The time-course of action of any insulin may vary in different individuals or at different times in the same individual. Because of this variation, time periods indicated here should be considered general guidelines only.
* Target FBG 100mg/dl (5.5mmol/l). Reviewed by physician at each visit, either in person or over the telephone; titration occurred only in the absence of blood glucose levels <72mg/dl (<4.0mmol/l). Magnitude of daily basal dose was at the discretion of the investigator.
If these fail to maintain good control, insulin therapy is the next step, usually as an adjunct to oral medication rather than a complete change in therapy. To minimise the number of injections, insulin therapy is often initiated with a single injection of long-acting insulin. Many studies have demonstrated the advantages of using this single injection at night. This is usually more convenient for patients and also leads to improved fasting blood glucose the next morning, possibly allowing oral agents to work more effectively during the day.
Should Insulin Be Used Earlier?
Traditionally, practitioners had reserved insulin therapy for patients with type 2 diabetes until diet, exercise and treatment with oral agents failed to maintain glycaemic control. However, there is increasing evidence supporting the earlier use of insulin therapy in the treatment of diabetes, not only to normalise glycaemic control and emulate normal physiological insulin secretion, but also to delay or prevent disease-associated co-morbidity. This concept is being tested in a large multicentre trial.7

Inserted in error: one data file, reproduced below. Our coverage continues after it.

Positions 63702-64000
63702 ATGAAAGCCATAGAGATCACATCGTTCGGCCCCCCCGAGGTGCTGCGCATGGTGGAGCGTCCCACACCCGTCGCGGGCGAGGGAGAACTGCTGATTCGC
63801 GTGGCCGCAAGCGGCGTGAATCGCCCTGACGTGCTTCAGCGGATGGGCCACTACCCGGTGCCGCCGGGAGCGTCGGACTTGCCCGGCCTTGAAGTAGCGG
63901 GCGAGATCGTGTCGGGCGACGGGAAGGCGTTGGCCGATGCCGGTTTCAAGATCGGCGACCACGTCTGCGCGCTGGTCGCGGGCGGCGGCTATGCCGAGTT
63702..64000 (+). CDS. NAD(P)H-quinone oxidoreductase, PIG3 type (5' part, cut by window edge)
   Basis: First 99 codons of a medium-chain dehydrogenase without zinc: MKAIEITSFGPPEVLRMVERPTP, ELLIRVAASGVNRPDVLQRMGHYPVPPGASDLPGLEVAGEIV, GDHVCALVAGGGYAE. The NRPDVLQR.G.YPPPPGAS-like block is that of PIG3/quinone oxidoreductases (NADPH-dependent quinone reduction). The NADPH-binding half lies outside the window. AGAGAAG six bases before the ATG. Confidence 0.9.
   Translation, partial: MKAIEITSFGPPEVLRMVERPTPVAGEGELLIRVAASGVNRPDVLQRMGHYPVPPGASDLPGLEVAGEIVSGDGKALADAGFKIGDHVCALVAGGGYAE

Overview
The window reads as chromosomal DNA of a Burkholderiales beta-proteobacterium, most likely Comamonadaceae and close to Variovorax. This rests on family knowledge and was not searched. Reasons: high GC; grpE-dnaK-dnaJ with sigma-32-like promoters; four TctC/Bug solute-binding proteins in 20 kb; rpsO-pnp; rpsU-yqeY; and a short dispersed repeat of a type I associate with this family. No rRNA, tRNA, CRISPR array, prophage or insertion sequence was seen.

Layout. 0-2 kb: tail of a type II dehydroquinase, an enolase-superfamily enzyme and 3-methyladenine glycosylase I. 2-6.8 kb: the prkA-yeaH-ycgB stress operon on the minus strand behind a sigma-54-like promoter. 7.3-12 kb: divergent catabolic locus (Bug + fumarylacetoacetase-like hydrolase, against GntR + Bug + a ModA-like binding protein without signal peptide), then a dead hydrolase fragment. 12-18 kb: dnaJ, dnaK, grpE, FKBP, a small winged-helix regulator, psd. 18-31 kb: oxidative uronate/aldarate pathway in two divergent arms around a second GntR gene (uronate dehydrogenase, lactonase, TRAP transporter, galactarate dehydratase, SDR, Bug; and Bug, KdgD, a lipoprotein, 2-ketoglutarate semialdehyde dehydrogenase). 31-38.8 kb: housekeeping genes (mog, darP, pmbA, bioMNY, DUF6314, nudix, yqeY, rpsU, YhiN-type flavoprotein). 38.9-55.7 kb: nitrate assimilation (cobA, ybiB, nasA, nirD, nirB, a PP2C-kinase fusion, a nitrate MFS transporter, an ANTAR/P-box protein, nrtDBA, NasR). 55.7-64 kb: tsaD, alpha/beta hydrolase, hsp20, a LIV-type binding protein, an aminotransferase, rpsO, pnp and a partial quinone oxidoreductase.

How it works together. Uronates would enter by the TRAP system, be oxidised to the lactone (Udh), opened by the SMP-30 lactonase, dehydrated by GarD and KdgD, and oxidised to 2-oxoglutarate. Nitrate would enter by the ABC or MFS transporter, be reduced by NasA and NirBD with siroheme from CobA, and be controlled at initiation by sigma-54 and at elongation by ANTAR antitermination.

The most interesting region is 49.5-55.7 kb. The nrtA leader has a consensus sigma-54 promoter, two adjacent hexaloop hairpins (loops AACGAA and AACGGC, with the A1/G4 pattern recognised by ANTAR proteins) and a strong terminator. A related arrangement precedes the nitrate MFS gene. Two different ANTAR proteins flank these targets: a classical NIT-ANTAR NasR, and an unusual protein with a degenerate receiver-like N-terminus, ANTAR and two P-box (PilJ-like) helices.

Early use of insulin could theoretically delay the pancreatic dysfunction that culminates in the loss of insulin production, as signalled by the failure of oral agents among patients with long-standing type 2 diabetes. If insulin therapy is postponed until all oral agents fail, the insulin programme must be more aggressive; single daily injections, alone or in combination with oral agents, are often ineffective.
Starting Insulin Therapy
In recent years the trend in diabetes management has been for a physiological approach to insulin therapy. This usually consists of a basal insulin (a long-acting formulation given once daily) and a preprandial insulin, which is ideally both rapid- and short-acting. However, patients may find it daunting to start with three or four injections daily. Therefore, a single injection of a basal insulin – used in conjuction with oral agents – or the twice-daily use of short- and longacting insulin mixtures, is sometimes used. The pharmacodynamics of some insulin preparations are summarised in Table 1.
Before the approval of the basal long-acting insulin analogues (in 2000 for insulin glargine, Lantus; and 2004 for insulin detemir, Levemir), intermediate-acting preparations such as isophane insulin (NPH) were frequently used as basal insulin, and regular insulin was used as the prandial insulin. The approval of the basal long-acting insulin analogues was a major breakthrough in the treatment of diabetes. The newer insulin analogues have been shown to follow normal insulin-secretory patterns more closely than existing treatments and may therefore provide more effective treatment options.